Science can explain many fundamental functions of the eye, but the miracle of converting light into vision remains a mystery. 

Light enters the eye through the cornea, passes through the lens and finally strikes the retina at the back of the eye. Converted into electrical signals, light then reaches the brain through the optic nerve and, somehow, produces an image. 

“We have no idea how that’s converted into the perception of vision,” says Dr. E. Bruce DiDonato ’76, a board-certified optometrist who specializes in the medical management of glaucoma. “We're still learning that.”

DiDonato developed his keen interest in vision while studying mammalian pigment cells as an undergraduate in the science labs of Rider University. “The eye is an area in the body that is the most complicated to understand, and the most wonderful,” he says.

After earning his bachelor’s, DiDonato completed his doctorate work at the Pennsylvania College of Optometry, where he was awarded the Leslie Mintz Foundation Scholarship for two years. He went on to work at the Navy Medical Center and the Eye Institute of Philadelphia. In 1981, he founded the Campus Eye Group & Laser Center in Hamilton, N.J., where continues to serve as president. 

Last year, Campus Eye conducted about 8,000 surgeries and treated about 30,000 patients. Over the years, the group has performed about 200,000 procedures in total, with cataracts being the most popular at 40 percent of the total. As president, DiDonato ensures that the group achieves its mission of providing the highest-quality eye care in a cost-effective manner while minimizing patient risk. 

Through 30-plus years of working with patients, DiDonato has observed how a lack of scientific understanding, especially as it relates to medicine, can harm individuals. He notes that those who understand how disease occurs are better equipped to prevent it. “The knowledge of how to treat, and prevent, a chronic condition can have a major impact in promoting a happy and longer life,” he says. 

To help equip a new generation with a strong scientific foundation, DiDonato became the lead donor to the Science and Technology Center Building Renovation Project. The 8,378-square foot renovation project consists of eight newly renovated, science-focused instructional spaces inside the original building constructed in 1961. The work will impact about 1,000 students annually. 

“Dr. DiDonato is among Rider’s most generous and impactful donors,” says Jonathan Millen, dean of the College of Liberal Arts and Sciences. “His leadership gift to the Project has inspired many others to make their contributions. As an optometrist, he understands the need for state-of-the-art instructional spaces to train the next generation of medical, healthcare, and science professionals.”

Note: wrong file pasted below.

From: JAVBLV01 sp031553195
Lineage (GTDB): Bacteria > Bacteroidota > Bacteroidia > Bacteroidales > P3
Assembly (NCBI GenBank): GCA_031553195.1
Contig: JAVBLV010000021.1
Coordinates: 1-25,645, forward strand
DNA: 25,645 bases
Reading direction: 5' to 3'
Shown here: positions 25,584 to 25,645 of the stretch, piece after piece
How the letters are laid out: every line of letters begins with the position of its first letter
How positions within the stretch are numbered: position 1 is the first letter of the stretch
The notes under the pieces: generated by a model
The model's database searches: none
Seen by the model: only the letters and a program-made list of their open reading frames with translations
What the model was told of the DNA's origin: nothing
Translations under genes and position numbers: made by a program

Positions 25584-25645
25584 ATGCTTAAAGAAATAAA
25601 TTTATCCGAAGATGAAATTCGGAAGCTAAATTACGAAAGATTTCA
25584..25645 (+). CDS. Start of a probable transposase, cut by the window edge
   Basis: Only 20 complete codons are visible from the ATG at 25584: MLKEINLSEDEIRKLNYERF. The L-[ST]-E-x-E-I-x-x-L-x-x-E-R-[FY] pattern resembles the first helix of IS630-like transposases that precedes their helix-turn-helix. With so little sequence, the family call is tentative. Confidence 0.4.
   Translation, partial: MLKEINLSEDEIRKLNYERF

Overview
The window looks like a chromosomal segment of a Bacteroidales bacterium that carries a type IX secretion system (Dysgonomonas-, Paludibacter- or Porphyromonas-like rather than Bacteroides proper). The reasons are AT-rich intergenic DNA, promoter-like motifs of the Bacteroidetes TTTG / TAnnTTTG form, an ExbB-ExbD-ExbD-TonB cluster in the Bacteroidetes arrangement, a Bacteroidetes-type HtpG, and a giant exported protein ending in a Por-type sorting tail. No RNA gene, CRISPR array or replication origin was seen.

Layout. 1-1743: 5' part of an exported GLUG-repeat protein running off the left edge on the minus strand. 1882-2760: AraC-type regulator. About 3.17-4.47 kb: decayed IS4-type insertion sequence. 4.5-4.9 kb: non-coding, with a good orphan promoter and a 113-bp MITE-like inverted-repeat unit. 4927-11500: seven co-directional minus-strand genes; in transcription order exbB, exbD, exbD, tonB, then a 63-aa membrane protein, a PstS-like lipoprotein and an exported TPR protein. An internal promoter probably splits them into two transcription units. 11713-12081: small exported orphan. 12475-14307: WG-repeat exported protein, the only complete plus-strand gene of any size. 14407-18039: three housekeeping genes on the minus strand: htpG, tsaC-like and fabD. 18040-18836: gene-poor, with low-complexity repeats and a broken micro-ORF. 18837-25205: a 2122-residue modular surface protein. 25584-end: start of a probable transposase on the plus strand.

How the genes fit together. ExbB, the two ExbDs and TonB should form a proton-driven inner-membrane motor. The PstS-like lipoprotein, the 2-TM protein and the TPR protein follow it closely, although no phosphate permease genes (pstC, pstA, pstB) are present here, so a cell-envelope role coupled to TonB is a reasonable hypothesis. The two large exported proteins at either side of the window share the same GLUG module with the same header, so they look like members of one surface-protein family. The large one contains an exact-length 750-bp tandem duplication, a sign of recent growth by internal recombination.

DiDonato joined Rider’s Board of Trustees in 2010. Around that time, he noticed that more undergraduates were entering the workforce lacking a solid foundation in science. “I think universities need to do a better job in graduating students with a strong fundamental science education so they can make important choices in their lives,” he says.

Choosing Rider is a theme that has persisted throughout DiDonato’s life. His father enrolled in the college, and though he never graduated, his experience at Rider played a major role when it came time for DiDonato to choose an institution of higher education. Today, his son, Ryan, is a junior at Rider.

Perhaps most importantly, DiDonato, who was inducted into the Science Hallway of Fame in 2011 for his achievements in the field of optometry, remains in touch with the faculty members who helped him discover his passion more than 40 years ago. Dr. Tom Mayer, former chair of the biology department, and Dr. Robert Simpson, a professor of embryology and comparative anatomy, encouraged the young scientist when his greatest responsibility was not conducting surgery but maintaining the house colony of mice used in basic research. 

DiDonato recalls, “When I was a student, being a biology major was all-encompassing, it was very challenging.” His professors helped him out in more ways than one. From time to time, they provided DiDonato, who would go on to spend decades of his life giving back to Rider, with a gift of their own: a free, homemade dinner.